Sports, a ‘YES’ since primary classes but allow children to pursue it in their way


Physical education teachers are still an option and not a necessity. So is Sports in the Indian curriculum?

PT teachers who could mould a competent team is still a rarity in India

Sports in the Indian education system is still ‘Unwanted, ‘Underrated’ & Mishandled’

When you allow children to play sports the way they want to play, it inadvertently helps them to acquire several skills and life lessons

Years ago, I remember my physical education teacher sitting close to a staircase that led to the upper storeys of my school. He was given just a wooden table and a chair. The school authorities were not even bothered to give him a space along with other teachers in the staff room. 

Though old, but fit as a fiddle, he carried out his duties as a PT teacher with due diligence. 

And as a little girl, it surprised me and I used to think “Was he an outcast? “Though the exact word did not strike me then, I used to feel that the other teachers had ostracized him. But for what?

Now I know.. the school authorities had not ostracized him but Sports. This picture perfectly portrays the place of Sports in the Indian education system – unwanted, underrated and mishandled.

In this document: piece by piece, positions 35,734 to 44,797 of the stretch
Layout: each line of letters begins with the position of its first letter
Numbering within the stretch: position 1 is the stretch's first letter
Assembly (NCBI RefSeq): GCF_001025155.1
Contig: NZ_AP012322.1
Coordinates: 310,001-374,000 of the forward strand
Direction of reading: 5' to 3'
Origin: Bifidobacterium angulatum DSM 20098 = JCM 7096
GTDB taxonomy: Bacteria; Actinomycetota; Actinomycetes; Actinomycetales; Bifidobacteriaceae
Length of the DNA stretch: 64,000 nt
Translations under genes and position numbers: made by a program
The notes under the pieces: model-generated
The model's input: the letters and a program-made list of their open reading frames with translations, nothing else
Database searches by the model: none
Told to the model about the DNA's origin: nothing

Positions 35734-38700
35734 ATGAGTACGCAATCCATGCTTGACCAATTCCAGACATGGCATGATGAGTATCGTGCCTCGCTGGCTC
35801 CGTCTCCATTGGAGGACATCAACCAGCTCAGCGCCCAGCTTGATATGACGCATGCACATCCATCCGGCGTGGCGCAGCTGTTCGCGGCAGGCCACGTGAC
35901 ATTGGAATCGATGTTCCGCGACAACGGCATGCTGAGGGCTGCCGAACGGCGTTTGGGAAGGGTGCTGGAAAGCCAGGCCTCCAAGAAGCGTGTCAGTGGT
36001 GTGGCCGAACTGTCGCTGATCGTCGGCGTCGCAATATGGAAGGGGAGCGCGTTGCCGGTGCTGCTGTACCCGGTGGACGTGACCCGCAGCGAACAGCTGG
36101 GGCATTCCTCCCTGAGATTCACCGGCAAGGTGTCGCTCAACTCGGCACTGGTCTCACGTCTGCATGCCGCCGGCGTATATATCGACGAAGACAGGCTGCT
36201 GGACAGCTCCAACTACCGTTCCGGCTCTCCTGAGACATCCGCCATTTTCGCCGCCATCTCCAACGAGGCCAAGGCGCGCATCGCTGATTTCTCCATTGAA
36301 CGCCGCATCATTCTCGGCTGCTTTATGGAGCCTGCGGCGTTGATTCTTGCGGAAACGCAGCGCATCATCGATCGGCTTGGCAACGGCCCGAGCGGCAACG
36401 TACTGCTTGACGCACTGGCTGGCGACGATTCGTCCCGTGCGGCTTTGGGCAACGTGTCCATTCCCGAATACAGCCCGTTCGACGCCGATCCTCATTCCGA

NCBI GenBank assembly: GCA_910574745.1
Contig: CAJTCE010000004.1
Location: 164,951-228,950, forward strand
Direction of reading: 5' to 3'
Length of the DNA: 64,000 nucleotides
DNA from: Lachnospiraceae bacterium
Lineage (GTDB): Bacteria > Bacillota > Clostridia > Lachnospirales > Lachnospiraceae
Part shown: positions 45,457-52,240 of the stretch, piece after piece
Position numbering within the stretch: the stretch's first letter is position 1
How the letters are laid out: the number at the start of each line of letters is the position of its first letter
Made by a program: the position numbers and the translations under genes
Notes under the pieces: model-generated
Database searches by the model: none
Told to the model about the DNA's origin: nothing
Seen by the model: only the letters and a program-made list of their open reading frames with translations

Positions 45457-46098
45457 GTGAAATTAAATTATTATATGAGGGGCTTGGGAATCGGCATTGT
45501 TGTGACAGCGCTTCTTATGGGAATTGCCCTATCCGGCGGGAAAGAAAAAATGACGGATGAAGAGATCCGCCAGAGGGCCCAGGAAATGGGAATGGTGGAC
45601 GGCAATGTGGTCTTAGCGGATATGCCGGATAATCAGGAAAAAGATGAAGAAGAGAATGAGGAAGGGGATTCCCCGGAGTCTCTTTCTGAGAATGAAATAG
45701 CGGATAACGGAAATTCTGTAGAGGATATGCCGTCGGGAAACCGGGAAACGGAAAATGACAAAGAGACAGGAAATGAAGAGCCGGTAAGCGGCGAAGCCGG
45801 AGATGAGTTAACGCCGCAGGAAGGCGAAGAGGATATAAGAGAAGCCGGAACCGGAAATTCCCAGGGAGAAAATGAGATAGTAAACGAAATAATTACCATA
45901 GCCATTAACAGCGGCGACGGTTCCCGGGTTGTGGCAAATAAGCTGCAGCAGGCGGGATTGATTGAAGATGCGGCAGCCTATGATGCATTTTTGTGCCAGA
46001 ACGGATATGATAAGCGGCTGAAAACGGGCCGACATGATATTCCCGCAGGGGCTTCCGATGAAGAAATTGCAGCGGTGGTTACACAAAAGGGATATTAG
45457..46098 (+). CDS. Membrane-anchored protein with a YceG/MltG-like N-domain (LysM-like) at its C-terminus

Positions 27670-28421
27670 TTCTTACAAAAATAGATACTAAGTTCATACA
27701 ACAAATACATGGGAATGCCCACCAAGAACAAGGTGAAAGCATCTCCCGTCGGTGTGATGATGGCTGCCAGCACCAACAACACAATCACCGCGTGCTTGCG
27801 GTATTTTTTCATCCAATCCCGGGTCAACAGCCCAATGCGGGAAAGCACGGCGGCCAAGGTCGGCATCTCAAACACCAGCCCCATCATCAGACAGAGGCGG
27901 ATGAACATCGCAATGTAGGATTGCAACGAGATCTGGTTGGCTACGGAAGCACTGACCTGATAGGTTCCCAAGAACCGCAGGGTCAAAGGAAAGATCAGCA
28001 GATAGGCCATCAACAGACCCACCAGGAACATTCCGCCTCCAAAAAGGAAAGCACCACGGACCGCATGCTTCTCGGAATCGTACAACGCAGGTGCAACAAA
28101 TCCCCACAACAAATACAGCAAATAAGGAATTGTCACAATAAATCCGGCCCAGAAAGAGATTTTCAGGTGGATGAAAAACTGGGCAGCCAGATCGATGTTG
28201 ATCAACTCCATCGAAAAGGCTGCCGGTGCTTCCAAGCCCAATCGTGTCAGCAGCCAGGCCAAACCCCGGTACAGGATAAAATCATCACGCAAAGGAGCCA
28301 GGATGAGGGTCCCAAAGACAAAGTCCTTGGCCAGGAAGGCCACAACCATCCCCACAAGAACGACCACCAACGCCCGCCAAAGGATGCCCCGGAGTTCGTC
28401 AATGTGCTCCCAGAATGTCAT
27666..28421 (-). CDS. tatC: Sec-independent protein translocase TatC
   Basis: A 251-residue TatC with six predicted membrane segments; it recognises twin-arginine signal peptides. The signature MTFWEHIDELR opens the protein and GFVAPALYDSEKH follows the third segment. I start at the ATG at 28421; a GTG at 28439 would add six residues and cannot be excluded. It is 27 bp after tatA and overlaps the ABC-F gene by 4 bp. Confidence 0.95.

Years later, when I spoke to my colleagues and friends associated with sports, they told me that things have not changed one bit, unfortunately.

The majority of the physical education teachers in India are still playing the role of storekeepers for the school or an alternate option when teachers of other subjects could not turn up for some reason. Long and short, physical education teachers are still an option and not a necessity in the Indian curriculum.

Nevertheless, the number of Sports teachers who could mould a competent sports team for the school or college is still a rarity in our country.

With this ugly picture not well hidden, how could you even expect or hope that India could win laurels in International Sports? 

It’s high time, we did a reality check. No doubt, by undermining their role, we are also taking many steps backwards when it comes to Sports. And this article is certainly not to talk about their roles but to pinpoint how our children lose inherently acquired talents by doing so.